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The gas-powered Valley Generating Station in the San Fernando Valley on March 10, 2017. Photo: David McNew/Getty Images

A major Princeton University-led analysis concludes there's a range of economically beneficial and technologically feasible options for reaching "net-zero" U.S. greenhouse gas emissions by 2050 — but big investments and supportive policies would need to begin now.

The big picture: President-elect Joe Biden has embedded that 2050 target in his plan, and a number of states and major corporations share that goal or similar ones. More broadly, net-zero emissions by midcentury is considered a global goal for avoiding some of the most damaging effects of climate change.

Why it matters: Setting top-line targets, which is very popular these days, is very different from actually creating viable ways to meet them.

  • The study offers highly granular analysis of the technologies and deployment pathways that could transform top-line targets to on-the-ground changes to the U.S. energy system in different regions.

How it works: The researchers modeled a range of pathways that involve varying levels of renewable power increases, building and vehicle electrification, bioenergy, carbon capture and storage, nuclear energy, enhanced carbon "land sinks" via better forest and farm practices, and more.

  • They conclude that all of the pathways result in net energy-sector employment increases and benefit public health by cutting air pollution.

Yes, but: None of this is easy at all. The study notes it would require unprecedented rates of deployment of a slew of technologies.

  • The analysis envisions $2.5 trillion in "additional capital investment into energy supply, industry, buildings, and vehicles over the next decade relative to business as usual."
  • However, the researchers find that "total annualized U.S. energy expenditures would increase by less than 3% over 2021-2030."

What's next: While the options ultimately involve a range of technology mixes, the study finds common near-term — and ambitious — "priority actions" between now and 2030 that would help regardless of the ultimate trajectory.

They include:

  • 50 million electric vehicles on U.S. roads and several million public charging stations nationwide.
  • More than doubling the share of electric heat pumps in homes to reach around 23%, and tripling their use in commercial buildings.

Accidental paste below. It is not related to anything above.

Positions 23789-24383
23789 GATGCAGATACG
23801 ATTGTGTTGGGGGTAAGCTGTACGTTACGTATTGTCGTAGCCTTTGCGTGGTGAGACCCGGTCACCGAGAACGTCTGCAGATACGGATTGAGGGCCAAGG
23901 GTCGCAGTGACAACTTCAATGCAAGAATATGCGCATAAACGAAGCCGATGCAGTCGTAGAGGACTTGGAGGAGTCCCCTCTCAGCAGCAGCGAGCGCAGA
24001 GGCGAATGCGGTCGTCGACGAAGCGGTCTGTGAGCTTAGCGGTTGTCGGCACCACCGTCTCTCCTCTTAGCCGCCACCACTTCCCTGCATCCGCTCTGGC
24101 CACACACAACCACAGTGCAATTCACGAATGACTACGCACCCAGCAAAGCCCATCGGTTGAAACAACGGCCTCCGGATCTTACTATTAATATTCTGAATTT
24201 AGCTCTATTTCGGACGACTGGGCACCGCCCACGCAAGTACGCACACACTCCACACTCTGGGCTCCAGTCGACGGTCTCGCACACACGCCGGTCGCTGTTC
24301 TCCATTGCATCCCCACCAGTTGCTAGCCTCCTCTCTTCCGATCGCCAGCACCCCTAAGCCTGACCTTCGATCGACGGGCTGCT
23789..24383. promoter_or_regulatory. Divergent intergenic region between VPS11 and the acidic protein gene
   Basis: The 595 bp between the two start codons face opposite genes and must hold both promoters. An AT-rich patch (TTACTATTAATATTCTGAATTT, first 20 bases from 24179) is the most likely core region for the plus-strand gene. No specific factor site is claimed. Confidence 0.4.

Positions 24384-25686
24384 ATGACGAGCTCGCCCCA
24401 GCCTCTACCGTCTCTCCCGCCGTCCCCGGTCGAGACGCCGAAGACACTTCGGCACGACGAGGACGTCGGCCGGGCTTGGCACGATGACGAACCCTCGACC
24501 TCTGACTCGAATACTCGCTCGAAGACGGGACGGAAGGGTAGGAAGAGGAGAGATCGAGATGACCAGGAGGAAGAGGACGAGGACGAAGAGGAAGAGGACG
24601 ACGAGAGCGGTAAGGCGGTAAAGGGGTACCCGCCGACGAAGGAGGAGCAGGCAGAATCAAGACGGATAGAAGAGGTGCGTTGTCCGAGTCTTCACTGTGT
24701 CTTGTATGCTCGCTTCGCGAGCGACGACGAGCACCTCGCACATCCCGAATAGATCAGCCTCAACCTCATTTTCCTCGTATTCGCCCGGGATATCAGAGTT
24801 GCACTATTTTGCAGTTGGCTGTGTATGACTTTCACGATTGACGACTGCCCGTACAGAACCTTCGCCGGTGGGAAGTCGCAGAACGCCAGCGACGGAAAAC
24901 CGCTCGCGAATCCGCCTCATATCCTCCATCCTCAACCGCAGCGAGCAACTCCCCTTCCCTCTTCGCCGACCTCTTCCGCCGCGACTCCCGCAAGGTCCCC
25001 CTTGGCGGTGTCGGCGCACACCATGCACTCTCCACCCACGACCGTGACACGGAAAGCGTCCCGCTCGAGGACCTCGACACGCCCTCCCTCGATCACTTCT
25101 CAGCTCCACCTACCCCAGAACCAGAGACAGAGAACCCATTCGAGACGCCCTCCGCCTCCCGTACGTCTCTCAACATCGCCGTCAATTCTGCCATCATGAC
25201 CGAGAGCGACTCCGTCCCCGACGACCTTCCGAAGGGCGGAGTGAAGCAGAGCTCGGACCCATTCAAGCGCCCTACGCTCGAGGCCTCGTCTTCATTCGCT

• Huge growth in wind and solar-generating capacity, accompanied by a roughly 60% expansion of high-voltage transmission capacity.
  • Begin building out a nationwide CO2 transportation and underground storage basins.
  • Investing in a suite of less mature technologies that could be significantly scaled up after 2030, such as CO2 capture in a range of industries, hydrogen and synthetic fuel production from clean power sources, next-wave bioenergy crops, direct air capture and more.

The bottom line: The 2050 target is achievable and affordable with "proactive policy and action," said Princeton University assistant professor Jesse Jenkins, a co-author of the study.

  • Jenkins said that in the 2020s alone, it would save tens of thousands of lives and create at least a half-million new jobs.
  • The study sees hundreds of thousands of premature deaths potentially being avoided over the next 30 years thanks to reductions in air pollution, including fine particulate matter.

Go deeper

Jan 29, 2021 - Economy & Business

Transportation's next big thing: flying taxis

Photo: Joby Aviation

The next big thing in transportation could be electric flying taxis — think of a drone crossed with a helicopter — that would ferry people and goods high above congested roadways.

Why it matters: Air taxis are billed as a cheaper, faster, cleaner mode of transportation, and an important link between remote areas and population centers. But there are still technical and regulatory challenges to overcome — not to mention public skepticism.

The ransomware pandemic

Illustration: Aïda Amer/Axios

"We are on the cusp of a global pandemic," said Christopher Krebs, the first director of the Cybersecurity and Infrastructure Security Agency, in Congressional testimony last week. The virus causing the pandemic isn't biological, however. It's software.

Why it matters: Crippling a major U.S. oil pipeline this weekend initially looked like an act of war — but it's now looking like an increasingly normal crime, bought off-the-shelf from a "ransomware as a service" provider known as DarkSide.

Hollywood's wakeup call

Illustration: Sarah Grillo/Axios

Decades of failures around diversity and inclusion finally caught up with Hollywood Monday, when NBC made the unprecedented decision not to air the Golden Globes next year following backlash against the group that hosts the show.

Why it matters: NBC has been airing the event exclusively for decades. Its decision to pull back speaks to how big the backlash against the Hollywood Foreign Press Association (HFPA) has become.